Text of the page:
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FNA | Family List | FNA Vol. 5 | Polygonaceae | Eriogonum

71a. Eriogonum elongatum Bentham var. elongatum

Long-stem wild buckwheat

Herbs, erect, not scapose, 6-12(-18) × 5-15(-20) dm, tomentose to floccose, grayish. Stems spreading to erect, without persistent leaf bases, up to 1/ 5 height of plant; caudex stems absent; aerial flowering stems erect, slender, solid, not fistulose, 1-4 dm, tomentose to floccose. Leaves cauline, fasciculate or 1 per node; petiole 0.5-2 cm, tomentose to floccose; blade narrowly oblong to narrowly ovate, 1-3 × 0.5-2 cm, densely tomentose on both surfaces, margins plane, sometimes crisped. Inflorescences virgate, with involucres racemosely disposed at tips, 15-120 × 10-50 cm; branches dichotomous, tomentose to floccose; bracts 3, scalelike, triangular, 1-5 mm. Peduncles absent. Involucres 1 per node, narrowly turbinate, (4-)6-7 × 2-4 mm, tomentose to floccose; teeth 5, erect, 0.3-0.6 mm. Flowers 2.5-3 mm; perianth white, glabrous; tepals connate proximal 4, monomorphic, oblong to obovate; stamens exserted, 2-4 mm; filaments glabrous or sparsely villous proximally. Achenes dark brown, 2-3 mm, glabrous. 2n = 34.

Flowering (Jan-)Jul-Nov(-Dec). Sandy to loamy flats and slopes, grassland, coastal sage, and chaparral communities, oak and conifer woodlands; 60-1900 m; Calif.; Mexico (Baja California).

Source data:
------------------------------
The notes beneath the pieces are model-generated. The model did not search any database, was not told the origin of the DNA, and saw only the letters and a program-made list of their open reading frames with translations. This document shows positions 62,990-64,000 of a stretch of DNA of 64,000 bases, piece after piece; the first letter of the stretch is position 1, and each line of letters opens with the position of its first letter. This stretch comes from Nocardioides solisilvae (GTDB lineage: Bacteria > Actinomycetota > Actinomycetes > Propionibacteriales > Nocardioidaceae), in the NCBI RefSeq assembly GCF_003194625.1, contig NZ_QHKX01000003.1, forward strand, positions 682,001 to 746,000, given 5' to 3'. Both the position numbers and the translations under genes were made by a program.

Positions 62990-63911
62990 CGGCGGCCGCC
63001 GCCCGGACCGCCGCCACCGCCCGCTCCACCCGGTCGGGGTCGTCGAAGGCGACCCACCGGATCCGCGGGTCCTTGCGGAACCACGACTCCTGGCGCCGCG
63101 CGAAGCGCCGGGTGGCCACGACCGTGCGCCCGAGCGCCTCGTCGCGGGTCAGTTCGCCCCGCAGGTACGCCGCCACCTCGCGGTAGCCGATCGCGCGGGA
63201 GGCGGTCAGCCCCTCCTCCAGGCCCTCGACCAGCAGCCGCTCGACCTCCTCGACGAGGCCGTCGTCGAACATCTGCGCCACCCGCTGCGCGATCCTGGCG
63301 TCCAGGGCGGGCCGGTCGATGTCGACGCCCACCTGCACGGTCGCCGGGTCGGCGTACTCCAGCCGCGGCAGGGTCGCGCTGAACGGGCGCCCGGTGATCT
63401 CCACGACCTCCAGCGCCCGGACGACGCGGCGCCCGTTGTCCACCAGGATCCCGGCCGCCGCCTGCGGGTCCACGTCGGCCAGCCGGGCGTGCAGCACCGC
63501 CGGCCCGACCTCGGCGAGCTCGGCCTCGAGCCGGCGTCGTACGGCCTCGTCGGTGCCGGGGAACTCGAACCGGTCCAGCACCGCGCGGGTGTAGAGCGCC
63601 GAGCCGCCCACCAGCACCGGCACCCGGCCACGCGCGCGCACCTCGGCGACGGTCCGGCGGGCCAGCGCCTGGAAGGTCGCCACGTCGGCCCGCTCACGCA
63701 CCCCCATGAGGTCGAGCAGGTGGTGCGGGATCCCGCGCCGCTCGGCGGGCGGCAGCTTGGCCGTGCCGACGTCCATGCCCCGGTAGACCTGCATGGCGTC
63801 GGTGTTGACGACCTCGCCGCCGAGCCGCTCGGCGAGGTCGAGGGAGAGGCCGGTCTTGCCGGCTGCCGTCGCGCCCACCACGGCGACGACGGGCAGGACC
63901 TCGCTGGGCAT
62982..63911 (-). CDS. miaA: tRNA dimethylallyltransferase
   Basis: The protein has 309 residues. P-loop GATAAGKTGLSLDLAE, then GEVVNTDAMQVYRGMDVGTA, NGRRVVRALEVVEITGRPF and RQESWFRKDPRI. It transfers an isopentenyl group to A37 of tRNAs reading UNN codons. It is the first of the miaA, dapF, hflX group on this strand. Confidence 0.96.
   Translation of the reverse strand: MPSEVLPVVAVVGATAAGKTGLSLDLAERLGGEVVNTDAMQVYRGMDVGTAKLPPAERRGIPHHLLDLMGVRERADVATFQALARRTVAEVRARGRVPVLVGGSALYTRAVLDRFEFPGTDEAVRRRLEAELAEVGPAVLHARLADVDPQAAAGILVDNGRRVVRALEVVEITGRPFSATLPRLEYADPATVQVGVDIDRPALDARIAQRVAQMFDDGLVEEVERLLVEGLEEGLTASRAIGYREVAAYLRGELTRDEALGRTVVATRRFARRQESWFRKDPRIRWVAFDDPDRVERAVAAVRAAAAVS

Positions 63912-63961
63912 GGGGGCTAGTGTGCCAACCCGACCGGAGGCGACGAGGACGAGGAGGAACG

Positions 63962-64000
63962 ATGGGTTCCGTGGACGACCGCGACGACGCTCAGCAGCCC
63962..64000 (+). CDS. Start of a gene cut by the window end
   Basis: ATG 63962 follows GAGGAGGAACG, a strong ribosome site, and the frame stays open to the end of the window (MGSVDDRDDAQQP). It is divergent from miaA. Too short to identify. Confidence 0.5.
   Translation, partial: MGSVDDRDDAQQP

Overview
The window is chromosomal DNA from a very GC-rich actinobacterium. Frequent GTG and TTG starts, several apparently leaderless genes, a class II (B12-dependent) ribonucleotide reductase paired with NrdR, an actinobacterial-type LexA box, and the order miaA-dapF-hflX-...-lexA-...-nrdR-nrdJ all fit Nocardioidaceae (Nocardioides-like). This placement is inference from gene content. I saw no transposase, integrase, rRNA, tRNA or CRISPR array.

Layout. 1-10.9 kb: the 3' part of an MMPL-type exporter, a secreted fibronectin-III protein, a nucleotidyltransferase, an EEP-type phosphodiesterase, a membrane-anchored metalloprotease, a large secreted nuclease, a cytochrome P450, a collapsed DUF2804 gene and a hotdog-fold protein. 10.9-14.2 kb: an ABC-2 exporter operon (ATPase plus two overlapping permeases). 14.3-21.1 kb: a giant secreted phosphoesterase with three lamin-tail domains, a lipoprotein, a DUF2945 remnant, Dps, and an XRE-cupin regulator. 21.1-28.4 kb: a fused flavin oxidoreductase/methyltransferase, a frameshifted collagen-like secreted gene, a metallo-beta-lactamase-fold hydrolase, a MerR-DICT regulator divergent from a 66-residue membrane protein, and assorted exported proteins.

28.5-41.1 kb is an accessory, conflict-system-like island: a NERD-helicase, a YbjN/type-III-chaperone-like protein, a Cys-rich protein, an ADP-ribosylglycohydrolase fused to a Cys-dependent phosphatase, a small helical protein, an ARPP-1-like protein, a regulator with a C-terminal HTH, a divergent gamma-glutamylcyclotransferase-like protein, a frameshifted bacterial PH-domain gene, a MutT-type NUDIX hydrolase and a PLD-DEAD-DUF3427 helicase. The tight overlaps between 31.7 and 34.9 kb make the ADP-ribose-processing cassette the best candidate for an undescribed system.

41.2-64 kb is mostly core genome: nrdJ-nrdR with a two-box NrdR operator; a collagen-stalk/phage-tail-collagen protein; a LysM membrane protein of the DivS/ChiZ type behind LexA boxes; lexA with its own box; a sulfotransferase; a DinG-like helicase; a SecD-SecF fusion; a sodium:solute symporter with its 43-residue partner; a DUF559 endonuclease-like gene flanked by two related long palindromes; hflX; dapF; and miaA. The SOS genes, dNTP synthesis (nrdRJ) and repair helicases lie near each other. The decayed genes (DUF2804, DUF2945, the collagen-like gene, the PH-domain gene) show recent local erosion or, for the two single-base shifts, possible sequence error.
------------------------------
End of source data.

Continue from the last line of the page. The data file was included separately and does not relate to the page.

Variety elongatum occurs in the Coast and Transverse Ranges of southeastern California from Monterey and San Benito counties southward to Mexico. The elongate, upright flowering stems and inflorescence branches often persist for several years with new stems produced annually. The long, “leggy” habit is not particularly attractive in the garden even though the variety is occasionally grown as an ornamental. The long-stem wild buckwheat is heavily visited by honey bees in some areas and is the host plant of the Gorgon copper butterfly (Gaeides gorgon). J. B. Romero (1954) reported that the variety was used by Native Americans to treat high blood pressure, and E. W. Voegelin (1938) mentioned that the stems were roasted and the resulting juice was used as a chewing gum. Care should be taken not to confuse fragmentary specimens of the annual Eriogonum roseum with the perennial E. elongatum.


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